Silicea terra 200cH evaluated by two different spectroscopy methods: a pilot study
Keywords:silicea terra, spectroscopy, physicochemical properties, high dilutions
Spectroscopy has been shown to be a useful method to study the physicochemical properties of homeopathic preparations. In this pilot study, the aim was to compare two methods (photon scattering and visible-light spectroscopy) in the physical evaluation of Silicea terra 200cH. Two samples have been examined and compared: Silicea terra 200cH and Sac lac 200cH, both prepared in aqueous solution (Cemon Lab, Italy). Lactose was included because the first 3 potencies of Silicea terra are made by trituration in lactose. In the first test, performed in Italy, slight variations in chrominance and luminance due to micro-vibrational 3D phenomena were analyzed. The principle of the experimental procedure is to modify and analyse the incidence and refraction angles of the light hitting the bottles of liquid under examination. Measurements were made using an innovative camera device developed by Daniele Gullà, called MIRA/CORA (proprietary name). The image sensor is a Charge-Coupled Device (CCD)/ Complementary Metal Oxide Semiconductor (CMOS) with interferential matrix filter. A red laser beam, at wavelength 652 nm, hits the bottle and the variations of scattered light are recorded and measured by the device. All measurements have been performed in a dark room at a constant temperature of 22°C +/- 0,2°C using a filter with very narrow spectral bands (10 nm). Proprietary software analyses the incoming frames showing the spectral variations in amplitude and frequency and then interpolates variation in the measured data within a vibrational range between 0.01 Hz and 10 Hz. The measurements have been repeated three times on both Silicea terra 200cH and Sac lac 200cH within a few minutes of each other. Measurements of the mean entropy of the signals, statistically elaborated with T Student test, yielded a two tailed p value < 0.05, where the entropy of the signal recorded from the Silicea terra 200cH sample was statistically lower than the 200cH Sac lac sample. In the second test, performed in Brazil, variations in absorbance were used to identify Silicea terra 200cH compared with Sac lac 200cH and a control solution of non-succussed 30% alcohol, using six solvatochromic dyes, following the method developed by Cartwright [1,2]. Both homeopathic samples were imported from Italy, diluted 1:100 in 30% hydro-alcoholic solution, and submitted to 100 succussions using an automatic mechanical arm (Denise, AUTIC, Brazil) prior to being tested. Samples were inserted into dyes solutions in a 1:60 ratio, and evaluated by visible spectroscopy (FEMTO Spectrophotometer, Brazil). Dyes were prepared in ethanol P.A., according to previous established methods . Samples and dyes were protected from light during the manipulation and environmental conditions of the laboratory (temperature, humidity, and magnetic flux) were monitored during the tests. Three series in triplicate were performed and the results were analyzed by ANOVA / Tukey, comparing both samples and the unsuccussed 30% hydroalcoholic control solution. Among all tested dyes, only BDN showed an interaction with Silicea terra 200cH, reproducing the conclusions obtained in . We conclude that two different spectroscopic methods were able to differentiate Silicea terra 200cH from Sac lac 200cH, suggesting that changes in solvent organization could be involved in the homeopathic signaling process, along with changes in dipole moments of solvent and dyes. The results are potentially in line with a recent published paper , that supports the proposition that the lower entropy of the verum signal compared with controls could be explained by increased coherent vibrations of the verum sample, modulated by Nambu-Goldstone bosons. According to Del Giudice and colleagues , coherent behaviors are correlated with massless quasi-particles, coding ordering information.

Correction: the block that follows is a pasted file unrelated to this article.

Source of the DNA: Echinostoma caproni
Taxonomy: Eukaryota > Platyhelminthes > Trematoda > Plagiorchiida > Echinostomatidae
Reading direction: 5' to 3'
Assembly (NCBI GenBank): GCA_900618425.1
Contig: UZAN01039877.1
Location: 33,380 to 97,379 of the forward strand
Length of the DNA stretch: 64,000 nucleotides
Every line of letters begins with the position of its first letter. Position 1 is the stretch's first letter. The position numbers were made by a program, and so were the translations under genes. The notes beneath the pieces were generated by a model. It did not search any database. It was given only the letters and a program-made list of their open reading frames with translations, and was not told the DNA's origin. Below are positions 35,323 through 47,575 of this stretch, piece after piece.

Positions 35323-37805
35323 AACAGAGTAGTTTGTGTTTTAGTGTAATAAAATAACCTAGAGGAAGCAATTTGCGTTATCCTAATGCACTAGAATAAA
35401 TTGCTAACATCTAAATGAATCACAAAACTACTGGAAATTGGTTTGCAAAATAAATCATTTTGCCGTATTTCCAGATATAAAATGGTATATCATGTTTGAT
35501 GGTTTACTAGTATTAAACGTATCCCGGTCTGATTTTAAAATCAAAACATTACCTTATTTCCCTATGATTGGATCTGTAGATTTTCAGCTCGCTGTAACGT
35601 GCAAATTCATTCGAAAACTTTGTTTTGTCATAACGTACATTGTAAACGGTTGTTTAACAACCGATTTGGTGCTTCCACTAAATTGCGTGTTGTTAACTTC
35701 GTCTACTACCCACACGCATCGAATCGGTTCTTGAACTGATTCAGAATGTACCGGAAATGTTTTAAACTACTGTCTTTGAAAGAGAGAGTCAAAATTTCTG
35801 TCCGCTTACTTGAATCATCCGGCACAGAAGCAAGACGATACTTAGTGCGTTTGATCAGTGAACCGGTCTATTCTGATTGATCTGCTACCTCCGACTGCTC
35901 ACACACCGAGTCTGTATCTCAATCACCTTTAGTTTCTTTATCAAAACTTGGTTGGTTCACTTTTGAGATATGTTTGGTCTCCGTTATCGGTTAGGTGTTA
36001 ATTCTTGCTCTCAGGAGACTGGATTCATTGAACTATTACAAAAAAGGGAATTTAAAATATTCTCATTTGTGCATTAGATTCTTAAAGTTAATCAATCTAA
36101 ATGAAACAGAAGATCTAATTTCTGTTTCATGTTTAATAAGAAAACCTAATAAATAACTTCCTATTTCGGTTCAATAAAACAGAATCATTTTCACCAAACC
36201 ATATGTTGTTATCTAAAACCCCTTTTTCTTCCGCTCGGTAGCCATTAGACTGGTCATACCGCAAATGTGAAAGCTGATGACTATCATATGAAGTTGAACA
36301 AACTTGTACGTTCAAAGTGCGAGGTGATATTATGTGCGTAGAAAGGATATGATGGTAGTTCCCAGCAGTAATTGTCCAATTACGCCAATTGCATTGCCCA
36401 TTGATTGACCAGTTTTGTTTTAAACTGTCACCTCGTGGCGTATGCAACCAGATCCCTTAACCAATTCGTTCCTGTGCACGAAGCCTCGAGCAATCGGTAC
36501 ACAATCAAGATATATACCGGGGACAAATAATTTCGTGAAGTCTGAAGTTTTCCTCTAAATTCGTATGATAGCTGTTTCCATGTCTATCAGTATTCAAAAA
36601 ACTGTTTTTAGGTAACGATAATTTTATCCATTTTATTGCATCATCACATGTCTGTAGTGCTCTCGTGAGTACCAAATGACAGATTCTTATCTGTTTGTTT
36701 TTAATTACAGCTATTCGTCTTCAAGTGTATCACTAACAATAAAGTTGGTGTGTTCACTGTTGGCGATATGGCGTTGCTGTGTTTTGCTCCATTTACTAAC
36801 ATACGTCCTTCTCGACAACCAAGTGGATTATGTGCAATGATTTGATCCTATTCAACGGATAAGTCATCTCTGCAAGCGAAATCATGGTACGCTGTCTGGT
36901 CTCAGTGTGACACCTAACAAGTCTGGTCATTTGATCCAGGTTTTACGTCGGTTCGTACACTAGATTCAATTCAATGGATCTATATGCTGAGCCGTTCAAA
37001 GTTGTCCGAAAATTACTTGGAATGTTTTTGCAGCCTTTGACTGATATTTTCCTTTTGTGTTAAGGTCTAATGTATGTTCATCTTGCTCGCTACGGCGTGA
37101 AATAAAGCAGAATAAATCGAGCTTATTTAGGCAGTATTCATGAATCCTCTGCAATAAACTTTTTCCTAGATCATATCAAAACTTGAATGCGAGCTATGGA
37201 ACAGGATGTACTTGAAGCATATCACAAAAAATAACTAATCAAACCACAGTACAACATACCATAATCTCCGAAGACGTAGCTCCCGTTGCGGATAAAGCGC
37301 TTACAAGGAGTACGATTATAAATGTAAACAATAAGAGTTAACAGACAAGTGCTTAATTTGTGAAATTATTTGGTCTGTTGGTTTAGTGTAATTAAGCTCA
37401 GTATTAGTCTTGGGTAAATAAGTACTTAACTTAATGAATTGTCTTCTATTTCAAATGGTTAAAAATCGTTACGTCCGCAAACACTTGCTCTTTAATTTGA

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Copyright (c) 2022 Bruno Vittorio Galeazzi, Antonio Manzalini, Steven Cartwright, LV Bonamin, NSS Medeiros, IB Suffredini
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